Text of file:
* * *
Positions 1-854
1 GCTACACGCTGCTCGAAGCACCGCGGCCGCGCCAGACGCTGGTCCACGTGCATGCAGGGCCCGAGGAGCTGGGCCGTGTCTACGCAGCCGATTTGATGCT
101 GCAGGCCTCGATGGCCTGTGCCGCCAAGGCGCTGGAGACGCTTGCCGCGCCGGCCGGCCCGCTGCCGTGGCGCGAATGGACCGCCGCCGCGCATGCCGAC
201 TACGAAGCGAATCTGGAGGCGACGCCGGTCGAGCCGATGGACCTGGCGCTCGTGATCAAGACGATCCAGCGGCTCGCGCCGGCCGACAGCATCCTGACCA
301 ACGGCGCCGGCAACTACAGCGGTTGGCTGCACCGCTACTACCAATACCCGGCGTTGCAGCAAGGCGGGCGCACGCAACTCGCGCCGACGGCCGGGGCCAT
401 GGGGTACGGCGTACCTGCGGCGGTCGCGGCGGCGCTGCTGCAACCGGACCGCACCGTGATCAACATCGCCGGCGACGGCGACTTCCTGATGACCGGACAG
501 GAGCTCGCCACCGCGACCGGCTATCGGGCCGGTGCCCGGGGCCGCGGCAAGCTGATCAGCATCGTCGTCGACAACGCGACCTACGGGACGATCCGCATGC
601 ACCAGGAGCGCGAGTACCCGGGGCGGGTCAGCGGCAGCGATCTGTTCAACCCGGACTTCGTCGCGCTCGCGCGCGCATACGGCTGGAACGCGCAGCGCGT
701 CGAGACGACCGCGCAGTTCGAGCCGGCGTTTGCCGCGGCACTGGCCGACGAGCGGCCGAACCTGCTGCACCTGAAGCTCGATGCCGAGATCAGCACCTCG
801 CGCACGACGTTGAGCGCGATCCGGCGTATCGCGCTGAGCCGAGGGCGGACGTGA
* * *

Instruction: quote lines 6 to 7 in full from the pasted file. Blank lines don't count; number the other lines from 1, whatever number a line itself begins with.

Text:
401 GGGGTACGGCGTACCTGCGGCGGTCGCGGCGGCGCTGCTGCAACCGGACCGCACCGTGATCAACATCGCCGGCGACGGCGACTTCCTGATGACCGGACAG
501 GAGCTCGCCACCGCGACCGGCTATCGGGCCGGTGCCCGGGGCCGCGGCAAGCTGATCAGCATCGTCGTCGACAACGCGACCTACGGGACGATCCGCATGC